What’s test kitchen?
From Test Kitchen
It is designed to execute isolated code run in pristine environments ensuring that no prior state exists.
It hooks with Chef really well and provides integration testing for infrastructure code and is a great tool for developing runbooks as code. You can use it with Vagrant/EC2/Docker to provide the underlying ‘server environments’.
Why use it?
I returned to Nagios after many years and wanted to get it up and running locally. Times have changed since I last used Nagios, now we have things like Chef and Vagrant which help with rapid iterations and prototyping. Messed up the server, no worries, kill and re-create within a minute, all locally on my Macbook.
Virtual Machine snapshots can achieve some of these results, but it’s not the real deal :) For example if you need to test a certain script on a server booting for the first time, test-kitchen is a better tool.
- Nagios Server
- Candidate1 to be monitored
- Candidate2 to be monitored
I am able to simulate bad configuration, packet drops, server reboots and observe how Nagios reacts.
Usually you would get a list of servers to be monitored by querying Chef Server. By authoring your cookbook with proper attribute overrides you can enable local testing.
# set use_nodes_in_attrib true in .kitchen.yml if node['use_nodes_in_attrib'] nodes = node['list_of_nodes'] else nodes = search(:node, query) end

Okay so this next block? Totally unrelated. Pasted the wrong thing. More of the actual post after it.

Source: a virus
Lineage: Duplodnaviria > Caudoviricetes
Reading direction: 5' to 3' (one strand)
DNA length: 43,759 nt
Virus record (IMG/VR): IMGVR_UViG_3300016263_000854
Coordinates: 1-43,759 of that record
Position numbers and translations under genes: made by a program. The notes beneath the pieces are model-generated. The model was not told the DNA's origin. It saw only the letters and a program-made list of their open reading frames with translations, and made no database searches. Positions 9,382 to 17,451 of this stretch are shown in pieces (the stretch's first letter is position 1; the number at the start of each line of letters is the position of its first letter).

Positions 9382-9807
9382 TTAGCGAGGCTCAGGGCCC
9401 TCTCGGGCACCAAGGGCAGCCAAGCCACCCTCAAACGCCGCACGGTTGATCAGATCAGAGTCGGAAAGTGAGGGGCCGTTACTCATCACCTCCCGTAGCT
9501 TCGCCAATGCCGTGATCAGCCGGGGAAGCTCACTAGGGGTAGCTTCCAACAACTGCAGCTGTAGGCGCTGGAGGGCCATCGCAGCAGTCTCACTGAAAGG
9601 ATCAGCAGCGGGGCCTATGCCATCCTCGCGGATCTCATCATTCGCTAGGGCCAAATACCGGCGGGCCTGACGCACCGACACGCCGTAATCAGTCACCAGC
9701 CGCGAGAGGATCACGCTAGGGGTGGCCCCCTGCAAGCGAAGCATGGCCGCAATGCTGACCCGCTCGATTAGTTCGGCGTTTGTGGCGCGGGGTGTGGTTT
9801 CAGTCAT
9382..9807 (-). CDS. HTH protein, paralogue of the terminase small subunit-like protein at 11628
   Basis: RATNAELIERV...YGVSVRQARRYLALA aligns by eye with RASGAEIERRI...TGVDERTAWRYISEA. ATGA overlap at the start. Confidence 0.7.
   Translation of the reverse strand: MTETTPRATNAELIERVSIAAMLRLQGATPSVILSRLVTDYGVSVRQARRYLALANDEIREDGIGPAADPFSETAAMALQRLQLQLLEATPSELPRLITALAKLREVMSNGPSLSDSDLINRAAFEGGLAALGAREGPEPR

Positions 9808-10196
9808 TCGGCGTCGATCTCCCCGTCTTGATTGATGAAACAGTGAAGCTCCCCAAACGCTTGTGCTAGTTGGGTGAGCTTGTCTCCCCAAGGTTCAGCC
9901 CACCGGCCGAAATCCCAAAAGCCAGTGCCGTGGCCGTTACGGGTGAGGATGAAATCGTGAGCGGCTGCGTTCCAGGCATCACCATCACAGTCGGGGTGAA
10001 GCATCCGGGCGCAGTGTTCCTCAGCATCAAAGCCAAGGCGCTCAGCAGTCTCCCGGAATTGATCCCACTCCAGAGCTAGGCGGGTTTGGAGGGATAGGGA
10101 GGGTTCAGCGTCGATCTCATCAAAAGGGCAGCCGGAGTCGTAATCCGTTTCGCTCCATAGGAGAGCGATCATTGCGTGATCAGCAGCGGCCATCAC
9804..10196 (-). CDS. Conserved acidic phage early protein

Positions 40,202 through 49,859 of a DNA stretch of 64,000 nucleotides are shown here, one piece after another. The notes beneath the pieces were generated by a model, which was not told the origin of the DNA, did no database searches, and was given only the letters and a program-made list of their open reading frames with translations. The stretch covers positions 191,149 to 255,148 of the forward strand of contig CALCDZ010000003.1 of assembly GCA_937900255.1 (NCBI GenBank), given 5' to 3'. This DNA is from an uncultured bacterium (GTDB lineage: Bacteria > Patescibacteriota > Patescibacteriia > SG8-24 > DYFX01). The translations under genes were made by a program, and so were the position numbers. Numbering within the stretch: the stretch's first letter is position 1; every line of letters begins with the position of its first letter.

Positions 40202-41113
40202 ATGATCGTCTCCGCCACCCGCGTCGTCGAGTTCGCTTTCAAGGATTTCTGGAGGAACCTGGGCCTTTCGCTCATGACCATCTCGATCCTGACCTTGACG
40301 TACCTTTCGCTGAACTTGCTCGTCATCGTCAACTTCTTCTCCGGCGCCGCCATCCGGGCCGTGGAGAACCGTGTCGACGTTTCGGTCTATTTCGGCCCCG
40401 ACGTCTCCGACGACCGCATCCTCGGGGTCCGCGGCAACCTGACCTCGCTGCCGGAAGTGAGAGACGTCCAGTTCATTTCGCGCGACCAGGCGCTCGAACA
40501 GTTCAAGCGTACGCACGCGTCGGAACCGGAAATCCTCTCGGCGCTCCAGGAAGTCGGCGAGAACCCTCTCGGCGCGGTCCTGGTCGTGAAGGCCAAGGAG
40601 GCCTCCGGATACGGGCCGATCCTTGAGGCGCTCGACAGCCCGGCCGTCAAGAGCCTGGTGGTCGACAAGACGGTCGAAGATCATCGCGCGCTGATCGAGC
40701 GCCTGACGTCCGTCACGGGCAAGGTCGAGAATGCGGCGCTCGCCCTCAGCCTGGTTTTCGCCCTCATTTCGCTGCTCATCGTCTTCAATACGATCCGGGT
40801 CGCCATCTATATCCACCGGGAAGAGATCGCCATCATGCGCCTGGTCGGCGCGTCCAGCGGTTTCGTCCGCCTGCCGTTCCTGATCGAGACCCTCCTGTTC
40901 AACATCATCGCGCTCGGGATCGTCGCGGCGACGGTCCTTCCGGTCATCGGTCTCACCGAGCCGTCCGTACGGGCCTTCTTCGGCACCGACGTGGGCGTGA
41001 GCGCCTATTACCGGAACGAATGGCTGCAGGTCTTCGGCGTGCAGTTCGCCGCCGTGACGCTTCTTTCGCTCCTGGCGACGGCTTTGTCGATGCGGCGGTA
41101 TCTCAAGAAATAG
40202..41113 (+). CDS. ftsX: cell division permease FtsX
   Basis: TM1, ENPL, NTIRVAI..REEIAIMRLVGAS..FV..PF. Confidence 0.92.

Instances vs Nodes
Another common technique to simulate multiple nodes is by using instances. You could run two instances of memcache on the same node. This is really advantageous when you want to play and test the search capabilities of Chef Server, rather than test across separate OS installations.
chef_zero as a provisioner, test-kitchen lets you pre-load your local chef-server with real node data obtained from another chef server.
So say I have my production chef server which knows about all the nodes (IPaddresses and Ohai data). Now I want to run Nagios locally but have it work against production data.
First we get the data from our production chef server into our local test-kitchen repo
cd test/integration/nodes h=<name of node on chef server> knife node show $h -Fj > $h.json
kitchen converge will load this data into the local chef server and make it available to chef code executing in the VM. Of course you can configure your setup to actually talk to your production setup. But the whole point of having test-kitchen is to have local runs which are safely segregated from production.
Test Kitchen is great for infrastructure testing. With help from Vagrant and Virtualbox, it can setup separate virtual servers which can talk to each other using dedicated private IPs. This facilitates experimentation and integration testing of multiple servers.